Pampa Daily News from Pampa, Texas on February 11, 1935 · Page 4
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Pampa Daily News from Pampa, Texas · Page 4

Pampa, Texas
Issue Date:
Monday, February 11, 1935
Page 4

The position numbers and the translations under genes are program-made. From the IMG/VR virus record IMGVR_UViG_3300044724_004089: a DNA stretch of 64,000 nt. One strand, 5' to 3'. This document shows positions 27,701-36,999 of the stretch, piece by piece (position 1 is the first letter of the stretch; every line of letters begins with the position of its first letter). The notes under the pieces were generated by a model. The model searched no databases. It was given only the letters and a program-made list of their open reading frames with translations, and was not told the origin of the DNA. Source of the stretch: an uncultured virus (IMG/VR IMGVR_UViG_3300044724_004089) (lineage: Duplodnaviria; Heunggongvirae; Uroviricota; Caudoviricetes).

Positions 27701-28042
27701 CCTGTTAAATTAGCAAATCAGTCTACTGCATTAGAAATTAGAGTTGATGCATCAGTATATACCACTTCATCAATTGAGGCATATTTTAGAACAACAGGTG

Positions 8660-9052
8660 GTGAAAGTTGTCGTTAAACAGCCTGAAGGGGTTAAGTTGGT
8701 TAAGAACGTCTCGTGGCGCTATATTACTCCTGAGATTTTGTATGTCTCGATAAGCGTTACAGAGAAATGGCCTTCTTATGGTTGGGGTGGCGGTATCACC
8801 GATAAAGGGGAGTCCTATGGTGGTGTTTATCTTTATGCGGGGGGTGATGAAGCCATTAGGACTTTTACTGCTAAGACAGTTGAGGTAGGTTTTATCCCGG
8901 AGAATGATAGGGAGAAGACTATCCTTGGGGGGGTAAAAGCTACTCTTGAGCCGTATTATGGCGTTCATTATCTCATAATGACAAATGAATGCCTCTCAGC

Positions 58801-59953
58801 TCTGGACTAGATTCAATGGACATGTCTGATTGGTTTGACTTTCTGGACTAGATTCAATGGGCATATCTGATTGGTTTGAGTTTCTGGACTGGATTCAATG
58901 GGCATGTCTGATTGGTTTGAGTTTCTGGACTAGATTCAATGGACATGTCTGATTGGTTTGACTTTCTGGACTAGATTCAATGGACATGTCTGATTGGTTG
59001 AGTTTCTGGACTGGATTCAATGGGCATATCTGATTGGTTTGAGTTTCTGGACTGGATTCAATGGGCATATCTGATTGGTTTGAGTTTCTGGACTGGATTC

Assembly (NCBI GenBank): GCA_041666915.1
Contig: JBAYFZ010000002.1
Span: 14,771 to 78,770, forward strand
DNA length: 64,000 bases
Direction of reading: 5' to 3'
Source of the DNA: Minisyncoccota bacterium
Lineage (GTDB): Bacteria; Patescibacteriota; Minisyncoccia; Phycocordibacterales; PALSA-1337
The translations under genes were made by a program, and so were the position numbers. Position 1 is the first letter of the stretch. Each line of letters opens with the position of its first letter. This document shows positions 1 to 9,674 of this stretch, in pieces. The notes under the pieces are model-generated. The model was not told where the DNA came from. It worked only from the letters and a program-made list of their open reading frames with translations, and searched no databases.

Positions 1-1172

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PAW?A DAILY mm. *&•&&, Wants LOST—Bunch of keys on B. C. Porter key ring. Liberal rewartJ. Phone 656.. 2c-265 A RAPID-FIRE'ROMANCE BV'EVAN EVAN&i ; Classified Advertising Rates Information 'AH wnrtt «d« are itrlctlr cub mid m accepted over _ the phone with th« OMlttve trhdsrrtandinit thM the Recount U to b« jmld when our collector culls. PHONE -,TOUR WANT, AD TO 666 or 667 Out.ecnrtrodB ad-taker will recelrt latf Want'Ad. helping you word It.' All ads for '^'Situation Wanted" and "lost and Found" are cash with order and will not be accepted over tug telephone. Out-of-town kdvertlglni, cash with order. The Pampa Dally NEWS reserves th« rlcht to classify all Wants Ads under appropriate heading and to revise or withhold from publication any copy d«e~tned objectionable. Notice of any error must be Riven In time for correction befort second Insertion. In case of any error or an omission In adverthlnB of any nature The Daily NEWS shall not be held Itable for damages further than tl:e amount r«- ulved for sucb advertising. LOCAL RATE CARD EFFECTIVE NOVEMBER M, nil 1 day, Zo* a word ; minimum 80e.. S days, 4c a word, minimum GOe. " le per word for each attcccedtnic Issue afUr th« first two Issues. The Pampa Daily NEWS Announcements De Molay Called Meeting: Tonight at 7:30 All Members Urged to be Present For Sale FOR SALE — Extra good gentle heavy milker three year old cow. Just fresh. J. A. Purvis, 7 miles southwest of Pampa. 3p-2G7 FOR SALE—Corn fed meat hogs at market prices. A few left. E. C. Barrett, 3 miles south of Humble camp and one-half west. 3p-26G 1931 CHEVROLET coupe, has air- wheels and radio. Best '31 model in town. 818 No. Frost. Gc-269 FOR SALE OR TRADE for car, 2 lots on East Francis on corner. Will trade one or both for good late model car. Apply at Lane's Service Station, corner Kingsmill and Ballard. . •_ , 3c-265 FOR SALE—To be moved, 6-room modern duplex. M. Heflin, corner Kingsmill and Ballard. 3c-265 FOR SALE—Sunstrand adding machine with stand and a checko- meter, in first class condition. Call or write Mrs. W. A. Fowler. 600 La. St., Amarillo, Texas. Phone 7104. Terms cash. Gc-267 If Mrs. E. J. Ayres will call at the office of the Pampa Daily News she will 2-eceive a free ticket to see Robert Montgomery, Clark Gable, and Joan Crawford in "Forsaking fill Others," Monday or Tuesday. USED CAR SPECIALS 1932 Chevrolet fconch. 1939 Ford 4-Poor Sedan. 1932 Pontinc 6 Conpe. 1930 Chevrolet Coupe. IOJO Ford Conpe. 1929 Ford Tudor Sedan. 19.12 Chevrolet Coupe. 1930 International Truck. 1933 Master Chevrolet Coupe. 193.1 Ford V-S Tudor. Many Others—Terms TOM KOSE (Ford) Used Car Values! Two 1933 Chevrolet Sedans 1!)31 Chevrolet Coach 1931 Chevrolet Sedan Two 1931 Chevrolet Coupes 1931 Fonl Coach Two 1930 Chevrolet Coupes 1933 Ford Coach 1930 Ford Coach 1931 Ford Coach 1931 Ford Coupe 1934 Chevrolet Truck 1933 International Pickup 40 others to pick from. Culberson-Smalling Chevrolet. Co., Inc. CARSON LOFTUS Room 303, Combs-Worlej Bid*. Phone 710 For Rent FOR RENT—Three-room unfurnished apartment. Garage. 125 Sunset Drive. 3C-2GG If Mrs. Zelma Timmons will call al the office of the Pampa Daily News, she will receive a free ticket to see Robert Montgomery, Clark Gable and Joan Crawford in "Forsaking All Others," Monday or Tuesday. FOR RENT—Apartment for rent, See Mrs. Smith. Gil West Foster. 3C-2GG FURNISHED APARTMENT—For rent. Prey Hotel. 7c-2G8 Wanted—Misc. I WANT A MAN for local ten and coffee route paying up to $60.00 a week. Everything furnished. Write Albert Mills, 705G Monmouth, Cincinnati, Ohio. lp-2G5 HELP-SELF LAUNDRY—washing wanted by dozen. 600 S Somerville. Gp-269 WANTED—Young lady to share room with another. References exchanged. 207 East Browning, 3p-266 WANTED TO RENT—Nice room In private home. Must be above the average. Can furnish excellent references. Room 30G. Schneider hotel. 3p-266 Situations Wanted FOR SALE—Out of town owner will sacrifice 5-room modern home, large sleeping porch, small rent house. Garage, 50 foot corner lot, one block from Worley hospital, all for $2,750.00. Must have $2,000.00 cash. Inquire 531 South Cuyler. . ., ' Gc-266 FOR SALE—'30 model Ford coupe. • Code price $172.00. Will sell for $100.00. See Johnson at Pampa News. tf 1£)30 PONTIAC SEDAN. Low price and easy terms to responsible party. See this bargain at the AUTO STORE, 300 West Kingsmill. tfc 1932,, V-8 FORD COUPE. Reconditioned; look; almost new. A snap for someone on very easy terms. Only small down payment to reliable party able to aieet monthly installments. AUTO STORE. 300 W. Kingsmill. Phone 1313. tfc FORD RADIO 1934 auto cabinet model, used only short time as a demonstrator, only $27.50 installed. Auto Store, 300 W. Kingsmill. tf FOR SALE—Painting and paperhanging. J. w. Grout and Son. 211 North Purviance St. SOc-306 FOR SALE—Feeds, grains, salt, seeds and all kinds of poultry supplies. Zeb's Feed Store. 24G-tfc FOR SALE—24 Per cent dairy ration at the most reasonable price in town. Zeb's Feed Store. 246-tfc SITUATION WANTED — Housekeeping or nursing at once. Experienced. Can give good references. Write Box 129, or call at little house on Bradford lease, 2 miles west and about 2 sections north of town. Mrs. conley. 3t-266 WORK WANTED—Refined young lady wants some kind of work. Willing to do anything. Will work for $1.00 a day. Must have work at once. Age 22. Write box 605 care of NEWS, Pampa. 3t-266 FOR RELIABLE nurse, see Mrs. Graham. 217 N. Gillespie. 8p-265 Personal STOMACH ULCER, GAS PAINS, AND INDIGESTION victims, why suffer? For quick relief get a free sample of Udga Tablets, a doctor's prescription, at City Drug Store. 3p-2G6 NOTICE: The party who took Douglas Stark's bicycle from in front the Rex theater Friday night between 5 and G o'clock was seen. If returned to owner 427 South jZawlkner, no questions will be asked. 3t-26G FIDDLERS CONTEST—McKenzie's Barn Dance. Feb. 14. Everybody invited. 3C-2GG Wanted To Buy HIGHEST PRICES paid for old gold jewelry and dental gold, regardless of condition. Riley, jeweler,, next to J. C. Penney's. 6p-267 If Mrs. C. L. Gates will call at the office of the Pampa Daily News she will receive a free'ticket to see Robert Montgomery, Clark Gable, and Joan Crawford in "Forsaking All Others," Monday or Tuesday. Spend The Winter On The West Coast Our representatives QJI the ico^st have sent us $200.0Q wor^h ofl scrip on IENTE Installed wjjile you wnt. Windshield and average: door and window only {2.50. Discount to dealers; ast's m4a£ fashionable and exciusiwk hosteliff, to beVsold at BEST AT EASE us buljd you ad innerspring-,, mattress, tohp; iter refinish your furnitu e'. / u \ / \ ' Old Mattrisses mac i New Vnaure§se§\ n i This scrip expir ITE ORJ^LL TODAY Beauty Parlor* PERMANENTS Our No Burnt permanenls are beautiful, but not expensive. No students. Sort water Fads not nsed second time. Finger wave dry 25 cents. Hair tinting. No hair or scalp burns. Eugene and Shcllon permanent! 11.50 to 57.50. Phone 848 Mr. and Mrs. Frank Yates 1st Door West New Post Office, Entrance Tailor Shop Perrnanents $1,00 Up Wet set 15c cents. Experienced operators. Mrs. Hobbs ' Opposite Pampa Hospital Phone 1097 '-? * Notip |Js/liBrcby\g(veh that.-tfte partnership Heretofore''e'xlstljj(f' be- Avefenlphrenbb'iN'. Barrett |tfid Roy S. liotltland, \Urtder the ias Bean i by imtfuaf UU..I.U.J, xJl Accounts due i shall bit, paid to/Glarence retfc, aim all/'billi against said comisany may be presented to him x>r payment, at ths old location, where he-'is continues the business. CLARENCE tARRKTT. ROY S. BOURLAND. Jan. 28, FeV 4, 11, 18: NEW DEAL UNDERGOING TESTS IN TWO CRUCIBLES BY NATHAN ROBERTSON Associated Press Staff Writer WASHINGTON, Feb. 11 (AP)— Franklin D. Roosevelt started the ;econd ha.lf of his presidential <erm today.- If Senator George W. Norris and others hadn't decided that the con- titution ought to be modernized n a certain respect, the first half- erm would have run until March "-, three weeks hence. But the Norris amendment, be- ides abolishing "lame duck" ses- ions of congress, changed the pres- dential date from March, 4 to 'an. 20. Thus this half term has :>een the shortest in the country's listory. , . Despite the three weeks lopped -ff it, however, it has been long •nough for a lot of things to hap- aen. Long enough, too, to see a ransition from a crisis period, in vhich moves proposed by the exe- utive- were approved by congress n rapid-fire fashion to a time of riore leisurely debate. As the second half-term . starts, ortions of the new deal are un- ergoing tests in two crucibles. Gold clause abrogation, ,a vital art of the administration's mone- aiy policy, is awaiting a verdict y the supreme court. Soon NBA nd other experiments will have :ieir turn. Just now, also, the president's 4,880,000,000 work and relief bill s the object of a struggle in con-, ress, with critics seeking to make hanges. Whatever the outcome, these de'- elopments served to emphasize the nprecedented freedom the chief xecutive enjoyed during the first wo years in office—the most event- ul years in American peace-time istory. -.--.. Historians probably never will ease to marvel at that "hundred ay congress" which, among other hings, passed, an emergency pro- ram designed to strengthen the ollapsed banking structure 1 , .cut own government expenses, pro- ided relief on a new, vast scale, ranted authority to re-make the nonetary structure and to set up precedent—shattering NRA and AA and PWA and TVA. Nor at the session that met the ext January to broaden the presi- ent's monetary power, provide oans to industry, decide to regu- 'ite the stock exchanges, compel eduction of cotton and tobacco reduction, give the hority to make reciprocal tariff greements and set up a housing dministration. MEASURE DESIGNED TO TAKE ENFORCEMENT OUT OF POLITICS (The following is the first of three stories explaining proposed legislation for creation of a department of public safety. The second will appear tomorrow.) AUSTIN, Feb. 11 (/P)— The announced purposes 'of a far-reaching bill pending • in both houses of the Texas legislature is to take stale law enforcement officers out of politics. • The conception of this proposed legislation is put into a score of words' by Senator J. w. K. H. Beck •J«b Inw enforcement: off icer can do his best work if lianging over him is the eternal threat of losing his Job." Intended to give Texas a<' state police system equal to , any in the world, the bill would create a department of public safety incorporating as divisions of the famous Ranger force of Texas and the State Highway Motor Ptarol. •-..,.-. The theme of the measure appears to-be the building of an efficient state •• law enforcement' 'machine which cannot.. 'be wrecked every year by a change of administration. It Is no secret the Bangers long> have been subjected to political meddling. "We should create the department of public safety and then take it out of politics," said Senator Beck. "Elimination of politics is one of the main purposes. Our State Board of Control is the most efficient agency in the state government because it has been removed largely from politics." Tho first step in U\o move to eliminate politics from. 'the department, as set forth in the bill, is the creation of a public safety commission of three members who would serve over-lapping six-year terms. The governor would appoint the members subject to confirmation by the senate. . . The bill specifies that the members be chosen for knowledge of law, integrity and executive ability and shall serve without compensation except for $10 a day as an expense account and necessary mileage The executive officer of the department would be the public safety director, appointed by and respon*- sible to the commission. He would appoint heads of the main divisions, namely, the senior captain of the Texas rangers, the chief of the Texas highway patrol, the chief of the bureaus of identification and records, communication, intelligence and education, and they could be removed only by the commission. The ranger force with its 100- year-old nane changed to the Texas Rangers, ar.d the state highway motor patrol, its nomenclature likewise changed to the Texas highway patrol, would be lifted bodily into the new department. The new plan as explained by sponsors, would be to have a general supervising commission of continuing experience,, an., active director, virtually permanent In tenure, and officers beneath them chosen on the basis of ability and removable only after hearing. In effect, a civil service system would apply from the. director down. The bill was the result of prolonged investigation into .crime con- tions in Texas by a. special senate committee. It has been, .signed by 18 of the 31 senate members. FDR Threatens To Veto Relief Bill IfChahed ; WASHINGTON, rFeb. 41 MVrA hint that PresidenM>Roosevelt will veto the $4,880,000,000 work relief bill .if it is enacted with ma;jor changes to which he objects was dropped today in the midst of administration efforts to quell a senate committee's "revolt." One senator said the president "has intimated 'that he would not approve a measure that will not permit him to carry out his program.' ... . .... . ,. •., -. . Another legislator, Chairman Glass (D., Va.) of the senate appropriaT tions committee, was requested by the president to inform the re- volters that insistence on a change they already have written into the bill will wreck his plan to end the dole. This change, the McCarran amendment when would increase wage rates to be paid 3,500,000 relief workers, was up for reconsideration today. It was adopted last week, 12 to 8. The Roosevelt forces expressed confidence of their ability to reverse the committe's decision on that but some of the committee said thiey were not so sure. One senator aligned with the president reported that Senator McAdoo (D., Calif.) who at first voted for the "prevailing wage" amendment and then moved to reconsider, will vote to uphold the $50-a-month wage rates advocated by Mr. Roosevelt. AMIHTIOUS PRUNTYTOWN, W. Va.—Supt. B, . Bell of the boys' refprmatory cap, attest to the fact that at le,ast Elmer Jackson of Wasgy Is amblr' tious. BeJJ received a letter from Jackson saying; he was most anxious to, learn a trade of some kind and woul4 B.ell permit hito to matriculate at the school? ThV>super» intendent doesn't know what, if anything, he can do about it iran SYNOPSIS: The Mqht'littn Kid is np- roMMflg 'TncK Ln«tn> sfowly; it in' a duel to the death.with revolvers. It wns to have been Montana's, woddlnR .drty, bnt he put risido Rath L«\ ( 6ry, his lirido- to-he, to nefcept Ijriscar*8 challenge.' Montana: does not know that the challenge was n fake, concocted by Maleo Rubriz I'd Ket Mated" int<i Mexico, 'there 'to help Mnteo recover the emecHM crown 'of Our I,ady, stolen from the church, liy tho grovernor of Mateo'R province. The phorirf in approaching on n steaming hor»e, to atop the duel. , Chapter Nine. FLIGHT A woman screeched through the thick silence that covered the town: "It's gotta be stopped! It's murder! Two of Ood's creatures out there to murder—" The voice was muffled. A man could be heard to say, distinctly: "Now, Mome, don't you go bein'. s fool. The boys have gotta have their fun, don't they?" The hoofbeats from the rear must have rounded a corner. They seemed suddenly nearer. It seemed to be n signal for Jack Lascar. The man seemed hungry for the battle as he jerked out a- guni . > The Kid made his draw In mid- step. He fired as his foot struck the ground! jack Lascar fired one bullet into the air as.he spun around. He fell neither forward nor back, jut'in a heap, and'the dust washed up around him as though the earth were anxious to claim its own at once. ... • With the fallof Jack Lascar there came out of the watchers a deep, quick,-animal sound. The lips of men and •women'" and-, childen ••• grinned jack 1 suddenly as though they'were something In the sight of that filled them with a flood of satisfaction, or horror. • ' .'•".' The Kid went up to the body of Lascar and put his lot brutally on ;he shoulder of the man, and pushed lim back so that he sprawled face up. Then Montana could see 1 that a ;rickle of blood was still running down the side of Lascar's head- sure proof that the fellow was not dead as yet. Weil, if that bullet had ;lanced, it meant that there would be more trouble, great trouble, ehead of Montana. ;! ' > There was something more to be considered, just now. That was the sersistent beating of • hoofs down he street, and now rounding the asfc corner. So the Kid jumped Sally, looking back as 1 he Jammed lis feet into the stirrups, And: he ,aw the sheriff come grandly around the next bend of the street with, his mustang aslant, the dust spilling out sidewlse from the slashing .hoofs, and the wind of the gallop furling back the brim of the sheriff's hat. And as' the sheriff saw the picture before him, the dust still .rising above the place where Jack Lascar ay, the man of •• the law shouted. Kis cry was like the hoarse bark of a soa lion as he went for his gun. Montana did not try to get away down the street. Neither did he open lis habit to-shoot at the law-abiding. Instead, he : sent the mare swinging over a four-foot fence'and hen crashing through tall shrubbery ,hat closed over man and horse like water. • . • Th(e sheriff's bullets crackled thru ;he brush; other bullets sang a mailer and a-higher note around he ears of Montana. But now he had to swerve the mare onto a back lane, and sent her cooting. There was going to be plenty of trouble.... He could hear he voice of it growl and howl thin Bentonville. .-. • :The lions had finished fighting, ,nd now the spectators would take )art in a lion-hunt. Horses began o snort and squal under the spur as nen mounted and drove away in he pursuit. Men yelled .orders in rojces that squeaked with excitement, '--. -.--,. .. •;.•..• .... , The Kid smiled a, Httte. His eyes Illed with reminiscent, pleasure. Prom his position, the south trail vas the best trail. He went straight or: it.i takingsnote-'hownthe mare arried hiqr head.high, .moving it in bservation, keeping hey ears prick- el., She was Jron-hard. The run rpm..the ranch had not weighted ier hoofs with,.the least ^weariness. .The last house, ..the .last barn, vhlrled away behind him. He was leading towards.;the:,beginning of lie south; trail,with the.,tumult of JentonviUe .ajsingle head "hind him,.whence/.sawjft man on black horse riding-furiously down he .northern slope tpjiead him off. There was still, time to turn to the left down,-a broken,; ; ravine, but though he. might avoid one., enemy in this manney, he ; himself trapped for thatI pouring crowd whose horses were beating up a thunder behind him. Besides, he was in no mood to turn for one man 'or for two. So he drew a gun. The mare flowed beneath, him like a current of a river; to shoot from her back would be as easy as shootr ing from the deck of a ship. But then he saw that the stranger had neither drawn a revolver nor unsheathed, the rifle whose holster slanted down under the right leg of the rider. It was a brown-faced Mexican, in overalls, with a tattered rag of a hat fluttering on his head. He was dresse'd like a peon, though lie rod a horse fit for a:-king. Somethlrig in that contrast, and- in the thicl solidity of the fellow's shoulders put knowledge in the- eyes of the Kid. "Rubriz!" he shouted. He got a wild yell and the wave of an arm for answer. It Was Ru- briz himself who pulled onto the trail be'side him, checking the greai black horse with a cruel Mexican bit that wrenched open the mouth of the stallion. "Welcome! Well seen, El Keedl' cried Rubriz. "But take another way than this. The whole .town'.is on horseback. They've seen men'anc thef're chasing me. Some dog of a spy •• has warned them that I'm north of the Rio Grande!" ' The shouted Mexican speech was music in the ears of .Montana. If he added up the happiness of his -life, half of it, and the spicier half, he had found in the land of that tongue. He smiled as he answered. "They hunt me,.Mateo!" . . • -"They hjunt you? Then they hunt us both!" answered Rubriz... Ho turned in his saddle. Montana knew what the Mexican wes seeing —the first riders out of Bentonville, lashing or spurring their ' horses, riding a race with the wicked joy of the man-hunt maddenning their hearts, ' . • > "They are cbming like ten thousand devils!" shouted Rubriz, turning front again.' "San Juair of Capistrano, lame their horsfes; throw sand in their eyes. Hai, Montana! We 1 ride our':first '.trail together. They can never catch us. Not this black and not the mare—but I have a poor friend down the trail a few miles with only a' mule to carry him.- No horse would h(ave the patience to carry-the-bulk of him. Look—there!—there! See him lumbering the mule, flopping his elbows!"-. , , , , . •:, Par in the distance Montana saw a figure that was huge even when it was far away—a long-robed friar on a -jogging mule. The arms of the man flopped like clipped -wings; his head was bare to that powerful sun. There .was. only a glimpse before a turn of. the •• trail snatched the figure from view. The friar had. in face halted his mule, which turned sidewlse as the rider stared behind him at the two fugitives and that rising dust-cloud from under wliichi the horses of the men from Bentonville were darting. "Save yourself, thick-skull! Help yourself out of the way, half-wit!" shouted Rubriz, angrily. The man was much too far away to hear, but, as though he knew the meaning of Rubriz, he stared first into the depth of the gorge thjat fenced the trail on one side and then looked helplessly -up the steep slope of the hill which was littred with a vast sewing of boulders, big and small. Another bend of the trail shut out ;he view of the friar, but when he was seen again, he had- dismounted from the mule, which was- picking at grass beside the trail, while the master clambered actively over the rocky juiik-heap of the slope, looking too big to be human, against the sky. "That's the best way for him," said Rubriz. "What's he at, now? Run on, fool! Run on and save your hide!" For the friar was seen heaving at the boulders on the slope. There he labored as • Rubriz and Montana went by, the Mexican rising in his stirrups to screech: "Run, brother! Pascual, run for your life!" For answer, the stentorian -shout rolled down the hill; and Montana had sight of a flashing- smile and a brown-black face. Then, bending to his work again; the-friar toppled a boulder of several hundredweight. It swayed; it staggered. It began to hop down the. lilU? with, increasing bounds, and wherever it struck it loosened a mass of oth)3r huge rocks until, the'hillside became alive, 1 The thunder of the rocks quite shut out the hoofbeats of the -posse. (Copyright, 1934, Harper Si Brothers) Montana hears, tomorrow, the story of the emerald crown. AUTO PARTS At very tow prices. Fordvitand • Chev- rolctvfun belts only 35c *-ttulnls only ye;- ondeiiBera - 2flc. WWeP bolyfTueS "futs, door sprJndB ancr V>\C«K '"el 300 f -'i TQ WALLPAPER Now on Hand rAMPA PFPIPR COWPANV, M 509 j. w. R)H| Painter |/d Paplr Hanger Hy Class TJsed Cars y-"; '• ' 1938 V-8 N. SorawviJle Pnqne 977 IMPORTANT; SESSION IS SCHEDULED LATE TODAY WASHINGTON, Feb. 11 „., The capital -watched today to see if tnc. Roosevelt administration and-the American -Federation of Labor leadership -would close their breach at a conference called for this, afternoon. ; . -. ; ; , The executive cttuncil of the A:' P of L. comprising-the heads of various federation • unions, gathered to go into an-Important"session'With the> president at the White House about 3 pv-m ;•!• •;•!'.•'! .- > There was no announcement -as to what subjects would be discussed but it was generally, believed -that the: auto and cigaret-codes, nwith both of -which the 'federation 'finds tault, would be major topics, capital observers looked upon the^meeting as fraught with possible significance for. future *relati*>ns ^-between ;he union leaders and the administration. ••'• ,1 • ;. .i .-, t .. t !i ' : After months of negotiations, n jlgaret"code wfts signed by Presi- denti Roosevelt »yestcrday, .prescribing a W'-houri week with some exceptions and ^minimum wages' ranging' from 25 to 40: cents an hour. The A. F.'of L. leadership criti- Jlzed this Code, though not-with th|e tones of bitterness with'.which it assailed i Donald' Richberg,. presidential adviser, after the recent renewal of the automobile code. For cigarets, union-labor wanted a 30- iour-:-week and minimum wages •anging upward from 35 cents an hour. ' '• •. President William Green of the A. F. of L. said .a "minimum wage rate of 25.cents an'too low." le said the hopes of-labor were nov? pinned .on a forthcoming government survey of- hjours' and wages. ..-••• 'SMOKED OUT. i BOSTON—Sergeant Andrew-Neeley ;akes a prize as a smoker-outer. He smoked ,<out nine:-men from an al- eged gambling . place with a • few JUffS: on'.a cigarette. Neeley blew ,he smoke through;: a .'keyhole and somebody inside, thinking there was a ;fire,-opened.-.,the door. • The sergeant and .another policeman walked in and made-the arrest: POOL BEING BUILT SHAMROCK, .Feb. 11 W)—Construction, has begun on Shamrock's new :$16,000.- swimming' pool; which ias been approved as a state relief project George Heinson, city water superintendent, is super-vising -the vork. .'B; F.'Kersh is chairman of he city council pool committee; Dr. RjkuI'.Q Th* Optometr We . speclali^ tt fitting Glasses as. »eljf an, t!><i. > OweigyOptical j Dft." PADtf OWENS',' a - Bldj * Phon Have your shoes fitted at Kees & Thdma's. . (Adv.) ike luxktie* 04 ( WAY FROM HOME Yy on apartment hot! you come to Southern — particularly if, you r-. :• ing with yotfr 1 $xt time' froo or aparjmenfj with fefrigora f" * '•'•' I equfppifecl Jufcheneffes at rates) ft:-/. • .,,-• keeping with the time*.? ^WIJNDSOR Apartment Hotel A In the heart of the smart Wilshire District of Los Angeles From $2.50 daily - $60 monthly Los Angeles AUTO LOANS See Us For Ready Cash-To B Refinance Buy a • Reduce j • Raiqc ATTE cations. LE AGENCY Ph. 531 P INS Combs-Worl .ISEE M, P. DOWNS r 6% Money to Loan OA Good Farms and Business Cofibs-Worley Bldg.—Phone 336 ., .Property. .'.. FARMERS Al •<< '.• •',. •!/• -p ,.',., • •( . Why not .breed your-mares to a i good .registered saddle stallion? If you -Jiavd good- marcs, rais\ better cits by using,.a proved, sire. Even/' ordinary work 'mares bred td a good j»'ddle stallion will irppifoye your stock and \many times prwrace an '" : i • i y ' B THE TIME TO BREED* if two fine stallions to,, " JL JHcppJM has been in service/onTour. farms! MS several jfpars and his th(j very bestj^Sekjee fee " ADMIRAL CILEST excellent ridin and kept by and we th thonyh; owned by; _ prove an* outstanding •Service fee only |$5.00. ,|J keep your horse with us for a few weeks, oui' ,feasonabje, ' If- you desire bqarding rate Some very fjfle .colts and^ a few pleasure; horses for sale. West Randolf Brasfield, Mgr. FflRHS Bushlandpn Highway §6 J. Lindsay Nunn, Amal'illo, Owner I ANNOUNCEMENT! New Servic (v <;-•?•. Jetween Pampa, Texas and Oklahoma City, Qkl,' Thru Pusses Npw, Leave at f 12:40 p. m. and 3:30 p. m. I , -,, Making i )irectiConneQtion? fpr|AH Foil - 1 \ South i " ow Lower Ifian £vjr Before \ ' 1 4 I L [or J Convenient j Ticket Agent A* PA &US TERMINAL -B.1 i i *> ' i